For Emma Kirwin, co-founder of DirtMarket, the best part about being recognized as one of DMZ’s Women of the Year for 2022 was setting an example for others to follow.
“The messages I got from other women once they saw it, they were like, ‘I want to be in construction’ or ‘I want to be in tech, but I wasn’t sure how to get started,’ Kirwin told the Daily Commercial News.
“Seeing me being in that role and being part of the construction industry and tech industry, people have said that it means a lot to them. It’s inspired them to take a step in that direction. That’s the most meaningful part of it for me, is people being able to see someone who looks like them succeed in the field that they’re interested in.”
The DMZ, an incubator that helps tech startups around the world build and scale their businesses by connecting them with customers, capital, experts and a community of entrepreneurs and influencers, celebrated International Women’s Day by putting a spotlight on influential women in tech.
This is the inaugural year for the DMZ’s Women of the Year award. The list is curated by the tech community “to honour inspirational women within the Canadian tech ecosystem for their outstanding accomplishments and contributions to creating impact.”
Almost 600 nominations were received from across Canada and 46 women received the award.
“If you look at the women who received the award you can see that it’s…people with different backgrounds, experiences, ages,” Kirwin said. “I think my story was attractive for this award because it’s not only women in tech but women in construction tech is even more niche.
“It required a lot of barriers to break through to get to where we are today with DirtMarket.”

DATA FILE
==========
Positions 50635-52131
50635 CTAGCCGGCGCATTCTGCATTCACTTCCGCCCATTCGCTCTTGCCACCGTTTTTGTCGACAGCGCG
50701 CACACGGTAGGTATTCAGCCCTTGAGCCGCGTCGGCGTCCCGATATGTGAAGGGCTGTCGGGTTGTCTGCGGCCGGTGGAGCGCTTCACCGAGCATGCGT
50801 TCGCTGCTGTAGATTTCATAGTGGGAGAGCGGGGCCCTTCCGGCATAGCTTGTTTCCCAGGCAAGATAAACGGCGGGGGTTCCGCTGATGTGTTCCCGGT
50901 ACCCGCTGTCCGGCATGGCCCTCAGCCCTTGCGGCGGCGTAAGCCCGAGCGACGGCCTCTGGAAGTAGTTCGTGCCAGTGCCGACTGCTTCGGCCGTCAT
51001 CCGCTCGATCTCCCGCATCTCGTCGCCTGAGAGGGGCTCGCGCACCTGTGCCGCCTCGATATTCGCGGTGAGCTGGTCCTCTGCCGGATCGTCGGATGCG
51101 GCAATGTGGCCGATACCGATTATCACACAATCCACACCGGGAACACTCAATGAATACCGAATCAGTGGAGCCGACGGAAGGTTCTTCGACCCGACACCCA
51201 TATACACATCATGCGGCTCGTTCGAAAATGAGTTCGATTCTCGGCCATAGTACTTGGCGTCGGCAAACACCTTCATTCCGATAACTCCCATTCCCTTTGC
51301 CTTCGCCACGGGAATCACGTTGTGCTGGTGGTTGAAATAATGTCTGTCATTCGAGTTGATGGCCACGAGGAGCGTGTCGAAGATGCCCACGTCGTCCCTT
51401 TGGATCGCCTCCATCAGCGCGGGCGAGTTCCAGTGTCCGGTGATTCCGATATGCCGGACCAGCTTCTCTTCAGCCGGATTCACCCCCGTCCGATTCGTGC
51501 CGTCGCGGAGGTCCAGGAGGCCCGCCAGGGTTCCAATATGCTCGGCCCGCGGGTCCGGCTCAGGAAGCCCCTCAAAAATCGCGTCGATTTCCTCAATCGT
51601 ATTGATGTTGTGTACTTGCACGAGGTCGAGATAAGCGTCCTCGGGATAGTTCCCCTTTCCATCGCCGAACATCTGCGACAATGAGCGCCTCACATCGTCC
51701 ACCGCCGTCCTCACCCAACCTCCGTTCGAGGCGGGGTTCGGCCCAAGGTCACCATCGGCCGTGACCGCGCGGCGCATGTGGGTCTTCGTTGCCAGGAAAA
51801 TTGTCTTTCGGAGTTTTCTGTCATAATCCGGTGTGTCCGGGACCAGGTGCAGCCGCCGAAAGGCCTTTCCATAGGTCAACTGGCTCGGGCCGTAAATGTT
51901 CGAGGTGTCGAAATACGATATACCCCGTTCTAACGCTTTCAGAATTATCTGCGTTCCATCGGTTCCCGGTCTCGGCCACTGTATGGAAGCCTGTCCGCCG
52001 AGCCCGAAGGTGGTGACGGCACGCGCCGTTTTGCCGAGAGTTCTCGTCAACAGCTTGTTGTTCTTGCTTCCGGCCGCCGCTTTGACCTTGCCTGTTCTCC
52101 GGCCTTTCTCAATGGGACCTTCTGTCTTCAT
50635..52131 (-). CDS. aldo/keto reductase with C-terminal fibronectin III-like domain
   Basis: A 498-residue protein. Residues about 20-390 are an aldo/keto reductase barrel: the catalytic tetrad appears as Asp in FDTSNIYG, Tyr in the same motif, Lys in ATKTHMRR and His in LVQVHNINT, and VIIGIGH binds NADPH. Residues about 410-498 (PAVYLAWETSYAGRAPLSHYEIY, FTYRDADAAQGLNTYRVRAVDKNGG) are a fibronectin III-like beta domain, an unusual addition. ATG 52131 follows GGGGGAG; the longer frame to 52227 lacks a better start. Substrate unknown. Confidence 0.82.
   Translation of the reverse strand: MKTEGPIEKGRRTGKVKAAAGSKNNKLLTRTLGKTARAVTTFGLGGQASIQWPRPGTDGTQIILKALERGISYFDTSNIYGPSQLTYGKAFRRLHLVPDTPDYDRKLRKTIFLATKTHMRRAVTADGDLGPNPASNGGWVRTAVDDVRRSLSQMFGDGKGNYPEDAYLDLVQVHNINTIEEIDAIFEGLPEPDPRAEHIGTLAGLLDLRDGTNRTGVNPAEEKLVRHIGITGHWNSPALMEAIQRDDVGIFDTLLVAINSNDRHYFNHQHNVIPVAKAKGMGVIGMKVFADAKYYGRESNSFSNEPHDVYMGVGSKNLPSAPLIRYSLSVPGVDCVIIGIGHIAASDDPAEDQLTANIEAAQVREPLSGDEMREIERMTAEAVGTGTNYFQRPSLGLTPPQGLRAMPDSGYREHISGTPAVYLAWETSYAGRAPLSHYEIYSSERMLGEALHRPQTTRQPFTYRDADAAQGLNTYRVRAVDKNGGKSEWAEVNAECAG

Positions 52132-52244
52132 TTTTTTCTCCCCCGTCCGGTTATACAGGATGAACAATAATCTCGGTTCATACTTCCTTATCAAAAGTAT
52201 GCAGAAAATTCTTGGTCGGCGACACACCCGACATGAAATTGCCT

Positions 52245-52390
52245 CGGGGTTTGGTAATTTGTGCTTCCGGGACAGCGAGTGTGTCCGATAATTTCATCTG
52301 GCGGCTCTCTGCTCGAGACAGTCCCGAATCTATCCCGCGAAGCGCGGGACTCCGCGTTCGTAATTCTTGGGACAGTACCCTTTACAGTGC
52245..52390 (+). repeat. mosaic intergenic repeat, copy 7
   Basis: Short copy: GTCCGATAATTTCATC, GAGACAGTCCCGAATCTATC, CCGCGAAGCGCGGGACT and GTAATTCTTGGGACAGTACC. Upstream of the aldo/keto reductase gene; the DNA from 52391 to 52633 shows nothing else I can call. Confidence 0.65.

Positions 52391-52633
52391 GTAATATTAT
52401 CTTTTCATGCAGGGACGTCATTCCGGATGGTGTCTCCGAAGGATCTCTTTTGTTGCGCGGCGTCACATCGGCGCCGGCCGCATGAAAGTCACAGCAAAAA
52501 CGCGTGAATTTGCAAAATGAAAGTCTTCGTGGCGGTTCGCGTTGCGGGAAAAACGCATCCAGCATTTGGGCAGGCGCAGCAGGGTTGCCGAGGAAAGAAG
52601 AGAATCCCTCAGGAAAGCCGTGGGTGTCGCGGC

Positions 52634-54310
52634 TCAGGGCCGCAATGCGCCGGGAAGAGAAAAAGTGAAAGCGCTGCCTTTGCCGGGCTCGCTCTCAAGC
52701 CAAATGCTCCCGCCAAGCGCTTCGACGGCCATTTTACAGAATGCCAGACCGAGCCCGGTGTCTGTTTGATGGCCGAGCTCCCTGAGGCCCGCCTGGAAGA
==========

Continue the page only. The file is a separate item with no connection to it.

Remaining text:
Kirwin was nominated by Asad Jalib, co-founder of DirtMarket, a company that offers a marketplace for construction teams to beneficially reuse each other’s excess soil. Kirwin found out she was receiving the award a few weeks ago.
“I was surprised when I got the email because as a company who functioned primarily during the pandemic, a lot of it is just sitting in your home and doing work and it’s hard to see the results of the work you’re doing because we’re not going to in-person conferences. We’re not seeing the impact we’re making first-hand as often as I think you would be. It’s easy to get lost in the repetitiveness of working online most days but to have this highlighted and have it be like ‘you are making an impact’ even though it might be harder to see because we live in this digital world.”
DirtMarket was launched last January by Kirwin and Jalib who were students at Brock University in St. Catharines at the time. Since then, it has grown to have over 1,000 earth movers using the platform and over three million metric tonnes of soil listed.
“We started with people putting up garden soil or something on the smaller scale and now we don’t do projects of that size,” Kirwin commented. “It’s definitely been a quick uptick and a lot to keep up with, but we’ve seen pretty significant growth.”
DirtMarket is also helping to educate people on soil regulations in the province.
“A lot of big companies have people in house to help work through the regulations…but a lot of medium and small size construction companies don’t have a dedicated excess soil lead,” Kirwin noted. “Often times we’re providing connections to qualified persons or engineers to really help educate people and bring people up to speed on the regulatory reforms.”
The co-founders expect to continue to expand.
“There is certainly lots coming down the pipeline for DirtMarket,” said Kirwin. “We definitely started as a marketplace for soil and we’re looking out at building lots of different pieces to help support the earth moving process from start to finish.”
Follow the author on Twitter @DCN_Angela.